General Eisenhower Writes To Brother Edgar About His PersonalLeadership Style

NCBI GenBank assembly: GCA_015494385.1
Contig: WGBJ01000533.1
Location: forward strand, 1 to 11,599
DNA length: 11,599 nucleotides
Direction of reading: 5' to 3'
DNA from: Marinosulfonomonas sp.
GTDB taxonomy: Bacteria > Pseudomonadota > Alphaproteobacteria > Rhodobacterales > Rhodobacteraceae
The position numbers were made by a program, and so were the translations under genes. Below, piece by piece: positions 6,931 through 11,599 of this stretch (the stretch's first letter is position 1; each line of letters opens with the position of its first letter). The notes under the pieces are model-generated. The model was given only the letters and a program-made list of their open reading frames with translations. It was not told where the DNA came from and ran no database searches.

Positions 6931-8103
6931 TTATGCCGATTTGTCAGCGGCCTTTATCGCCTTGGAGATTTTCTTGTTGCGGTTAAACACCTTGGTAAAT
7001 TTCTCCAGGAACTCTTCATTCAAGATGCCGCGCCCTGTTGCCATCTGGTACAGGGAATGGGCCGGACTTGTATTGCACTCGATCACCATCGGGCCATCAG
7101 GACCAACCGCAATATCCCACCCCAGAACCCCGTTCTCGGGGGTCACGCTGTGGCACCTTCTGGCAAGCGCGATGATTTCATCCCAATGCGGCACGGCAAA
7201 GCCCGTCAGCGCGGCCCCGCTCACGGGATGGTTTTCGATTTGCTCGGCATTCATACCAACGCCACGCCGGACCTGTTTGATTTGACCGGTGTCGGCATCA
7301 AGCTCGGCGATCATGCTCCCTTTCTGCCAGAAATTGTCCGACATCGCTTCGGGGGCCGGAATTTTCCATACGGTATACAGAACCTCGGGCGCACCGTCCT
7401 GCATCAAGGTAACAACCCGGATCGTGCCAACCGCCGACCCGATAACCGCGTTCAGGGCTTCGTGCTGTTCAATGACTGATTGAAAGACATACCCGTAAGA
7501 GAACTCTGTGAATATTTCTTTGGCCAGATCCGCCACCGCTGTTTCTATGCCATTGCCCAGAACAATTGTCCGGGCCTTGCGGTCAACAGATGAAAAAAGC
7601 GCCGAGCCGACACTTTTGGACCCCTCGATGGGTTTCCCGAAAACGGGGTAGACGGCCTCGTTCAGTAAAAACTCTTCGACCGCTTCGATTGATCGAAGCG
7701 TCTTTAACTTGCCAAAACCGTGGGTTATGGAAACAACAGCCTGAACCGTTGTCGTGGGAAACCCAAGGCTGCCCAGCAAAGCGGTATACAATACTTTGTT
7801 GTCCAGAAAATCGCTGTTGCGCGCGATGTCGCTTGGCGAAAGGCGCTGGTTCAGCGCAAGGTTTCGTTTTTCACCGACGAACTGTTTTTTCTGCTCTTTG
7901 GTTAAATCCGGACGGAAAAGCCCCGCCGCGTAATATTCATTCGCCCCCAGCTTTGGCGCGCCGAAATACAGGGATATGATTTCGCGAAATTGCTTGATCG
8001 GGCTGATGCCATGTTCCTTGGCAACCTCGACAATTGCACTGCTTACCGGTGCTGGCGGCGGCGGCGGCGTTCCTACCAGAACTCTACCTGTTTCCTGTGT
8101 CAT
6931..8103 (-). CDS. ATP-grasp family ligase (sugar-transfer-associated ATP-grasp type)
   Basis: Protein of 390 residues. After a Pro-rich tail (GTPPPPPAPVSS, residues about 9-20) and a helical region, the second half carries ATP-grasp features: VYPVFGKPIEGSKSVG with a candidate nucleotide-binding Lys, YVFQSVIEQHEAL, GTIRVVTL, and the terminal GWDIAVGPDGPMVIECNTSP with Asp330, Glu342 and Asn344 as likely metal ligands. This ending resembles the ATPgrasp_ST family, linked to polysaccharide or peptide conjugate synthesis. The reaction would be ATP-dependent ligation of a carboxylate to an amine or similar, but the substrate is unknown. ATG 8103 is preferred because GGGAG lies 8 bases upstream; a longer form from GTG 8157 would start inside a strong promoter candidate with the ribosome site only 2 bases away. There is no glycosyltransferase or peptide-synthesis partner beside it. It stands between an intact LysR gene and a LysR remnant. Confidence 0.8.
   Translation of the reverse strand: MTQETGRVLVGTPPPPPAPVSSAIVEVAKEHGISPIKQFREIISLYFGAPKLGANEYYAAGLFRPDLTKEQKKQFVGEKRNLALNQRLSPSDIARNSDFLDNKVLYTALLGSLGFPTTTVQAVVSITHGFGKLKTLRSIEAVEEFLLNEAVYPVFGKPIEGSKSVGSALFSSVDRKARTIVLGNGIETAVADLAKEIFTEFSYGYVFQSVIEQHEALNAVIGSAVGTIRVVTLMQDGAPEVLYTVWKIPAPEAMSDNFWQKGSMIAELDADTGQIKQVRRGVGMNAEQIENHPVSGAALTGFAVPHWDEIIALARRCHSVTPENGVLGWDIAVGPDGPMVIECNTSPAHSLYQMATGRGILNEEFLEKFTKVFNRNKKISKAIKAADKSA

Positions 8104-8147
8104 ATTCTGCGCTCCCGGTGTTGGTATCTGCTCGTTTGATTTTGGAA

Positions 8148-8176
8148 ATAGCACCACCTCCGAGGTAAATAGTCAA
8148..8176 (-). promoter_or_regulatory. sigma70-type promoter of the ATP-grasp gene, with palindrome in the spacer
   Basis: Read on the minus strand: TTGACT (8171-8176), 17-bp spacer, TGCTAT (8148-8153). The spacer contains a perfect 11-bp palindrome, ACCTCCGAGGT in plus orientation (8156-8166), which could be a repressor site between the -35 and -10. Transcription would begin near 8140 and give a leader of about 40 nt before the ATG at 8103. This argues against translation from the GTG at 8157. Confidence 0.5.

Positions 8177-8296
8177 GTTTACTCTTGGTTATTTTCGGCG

Unlike Generals MacArthur and Patton, Eisenhower was a modest man. He wore a simple military tunic without decorations. In 1944, the Supreme Commander of Allied Forces in Europe, received a letter from his older brother Edgar complaining about all the attention the family was receiving from the press. Eisenhower responded to him on September 26 in a confidential letter, explaining that his policy was to avoid publicity whenever possible and that he avoided self-glorification. In an indirect reference to MacArthur, his old boss in the Phillipines, he added that "glory grabbing" would wreck an institution like the Army. He signed the letter, "Dwight"